Issue: December 2007/February 2008
Réjane Woodroffe, chief economist & head of international portfolios at Metropolitan Asset Managers, suggests that the credit crisis should be confined to developed markets.
Having reached new all-time highs in July, global markets seemed to hit a rather large speed bump. By mid-August, developed markets were down 11% and emerging markets had lost 16% of their value. The levels of market volatility reached in July and August had not been seen since the 1997-8 emerging market crisis the 2002-3 credit market crisis led by the collapses of Worldcom and Enron.
Prior to the latest fall-out, the International Monetary Fund had revised global economic growth expectations for 2007-8 from 4,9% to 5,2% - a significant upward revision given that annual growth averaged only 3,5% during the previous 50 years. Also significant, this upward revision was done while lowering expectations for US growth to only 2% for the year.
Yet government and corporate investment in infrastructure and human capital development, as well as buoyant consumer demand in emerging countries, have led strong global growth. Spurred by this momentum, and supported by corporate profit margins at 40-year highs (with share prices still at reasonable levels considering strong company earnings), global stock markets were driven to new peaks.
In mid-July, however, equity markets wobbled. It was sparked by fears of financial-system collapse from the over-extended US mortgage market. With the US Federal Reserve having raised interest rates steadily over the past three years, from a low of 1% in mid-2004 to 5,25%, there was widespread concern that US housing borrowers would feel pinched. It was only in July that financial markets began to price in this risk.
When corporates borrow money from the bond market, investors demand a return (“spread”) above the government’s treasury interest rate (a rate seen as risk-free as the government isn’t expect to default on its debt). Typically a large, stable company would pay a spread of 0,25 % above the Treasury bill rate. With concerns that high interest rates would begin to squeeze borrowers in the US mortgage market, during the second half of July these corporate credit spreads increased three-fold to levels not seen since the 1997-8 and 2002-3 crises.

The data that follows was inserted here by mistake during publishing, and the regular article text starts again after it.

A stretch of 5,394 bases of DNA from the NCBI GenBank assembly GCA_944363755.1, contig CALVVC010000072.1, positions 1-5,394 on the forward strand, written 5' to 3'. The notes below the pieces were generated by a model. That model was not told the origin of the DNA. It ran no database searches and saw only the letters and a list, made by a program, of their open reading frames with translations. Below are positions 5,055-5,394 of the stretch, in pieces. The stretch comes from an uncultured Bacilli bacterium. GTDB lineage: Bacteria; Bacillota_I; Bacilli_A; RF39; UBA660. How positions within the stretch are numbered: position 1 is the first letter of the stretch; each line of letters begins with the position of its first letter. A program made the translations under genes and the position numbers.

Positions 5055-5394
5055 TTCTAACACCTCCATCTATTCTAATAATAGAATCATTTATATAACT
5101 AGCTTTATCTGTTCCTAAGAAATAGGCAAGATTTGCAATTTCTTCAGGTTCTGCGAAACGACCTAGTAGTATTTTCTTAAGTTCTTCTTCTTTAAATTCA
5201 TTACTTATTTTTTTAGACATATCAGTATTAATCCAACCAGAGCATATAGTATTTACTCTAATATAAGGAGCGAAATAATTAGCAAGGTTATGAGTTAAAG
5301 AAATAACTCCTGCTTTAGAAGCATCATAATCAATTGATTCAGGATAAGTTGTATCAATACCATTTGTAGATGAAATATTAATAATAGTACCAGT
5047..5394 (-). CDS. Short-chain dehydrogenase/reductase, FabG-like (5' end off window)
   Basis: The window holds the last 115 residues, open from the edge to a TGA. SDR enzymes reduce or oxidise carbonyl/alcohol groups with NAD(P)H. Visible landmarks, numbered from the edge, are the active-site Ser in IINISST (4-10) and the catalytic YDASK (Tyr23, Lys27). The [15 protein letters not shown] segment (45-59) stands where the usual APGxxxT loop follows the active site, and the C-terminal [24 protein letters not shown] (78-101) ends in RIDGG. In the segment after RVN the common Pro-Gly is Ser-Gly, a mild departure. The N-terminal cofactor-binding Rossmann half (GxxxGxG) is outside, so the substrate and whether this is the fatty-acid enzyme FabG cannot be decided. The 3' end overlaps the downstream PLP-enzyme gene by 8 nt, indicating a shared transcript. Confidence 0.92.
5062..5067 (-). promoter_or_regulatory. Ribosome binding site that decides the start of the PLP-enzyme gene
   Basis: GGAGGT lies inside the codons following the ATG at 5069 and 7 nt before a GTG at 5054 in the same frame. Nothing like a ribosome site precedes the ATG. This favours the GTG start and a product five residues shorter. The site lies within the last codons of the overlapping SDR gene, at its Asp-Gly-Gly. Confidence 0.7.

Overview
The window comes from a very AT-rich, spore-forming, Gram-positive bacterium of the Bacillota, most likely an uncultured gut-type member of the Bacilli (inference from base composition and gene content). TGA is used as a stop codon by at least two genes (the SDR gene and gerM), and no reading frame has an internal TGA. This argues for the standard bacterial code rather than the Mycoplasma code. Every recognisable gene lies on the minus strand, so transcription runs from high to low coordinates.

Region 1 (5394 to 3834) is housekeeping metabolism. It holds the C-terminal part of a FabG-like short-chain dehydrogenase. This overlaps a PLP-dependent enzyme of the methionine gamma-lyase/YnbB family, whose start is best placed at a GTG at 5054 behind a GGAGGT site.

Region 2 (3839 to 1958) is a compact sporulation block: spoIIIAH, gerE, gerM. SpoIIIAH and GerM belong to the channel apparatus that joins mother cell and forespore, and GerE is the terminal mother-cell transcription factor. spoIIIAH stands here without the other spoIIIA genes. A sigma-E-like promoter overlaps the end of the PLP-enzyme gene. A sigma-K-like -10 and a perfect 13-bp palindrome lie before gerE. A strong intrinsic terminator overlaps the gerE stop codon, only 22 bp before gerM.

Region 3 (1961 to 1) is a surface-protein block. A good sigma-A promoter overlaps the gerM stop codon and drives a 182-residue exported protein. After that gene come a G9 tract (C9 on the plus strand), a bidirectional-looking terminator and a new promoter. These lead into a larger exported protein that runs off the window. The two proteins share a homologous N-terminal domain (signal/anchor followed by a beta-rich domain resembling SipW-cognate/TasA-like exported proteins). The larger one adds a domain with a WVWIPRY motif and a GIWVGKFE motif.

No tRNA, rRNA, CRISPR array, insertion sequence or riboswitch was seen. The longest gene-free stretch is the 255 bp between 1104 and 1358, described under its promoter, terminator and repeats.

While these concerns were justified in the low-grade sector of the US mortgage market where home-lenders extended credit to borrowers with impaired credit histories, this panic was simply not justified in the high-grade corporate sector (where balance sheets and earnings are strong), or in emerging markets (where economic growth and corporate profits are healthy). Strong recovery in the high-grade credit market since August prove that the concerns in this market were unjustified.
Emerging markets have also recovered well, gaining 34% since the low in mid- August, while developed markets are up only 12%. Strong recovery in the high-grade credit market and in emerging markets, relative to risky credit markets of the developed world, show that that the July fall-out was a problem for developed economies Negative sentiment should be contained where the problem lies.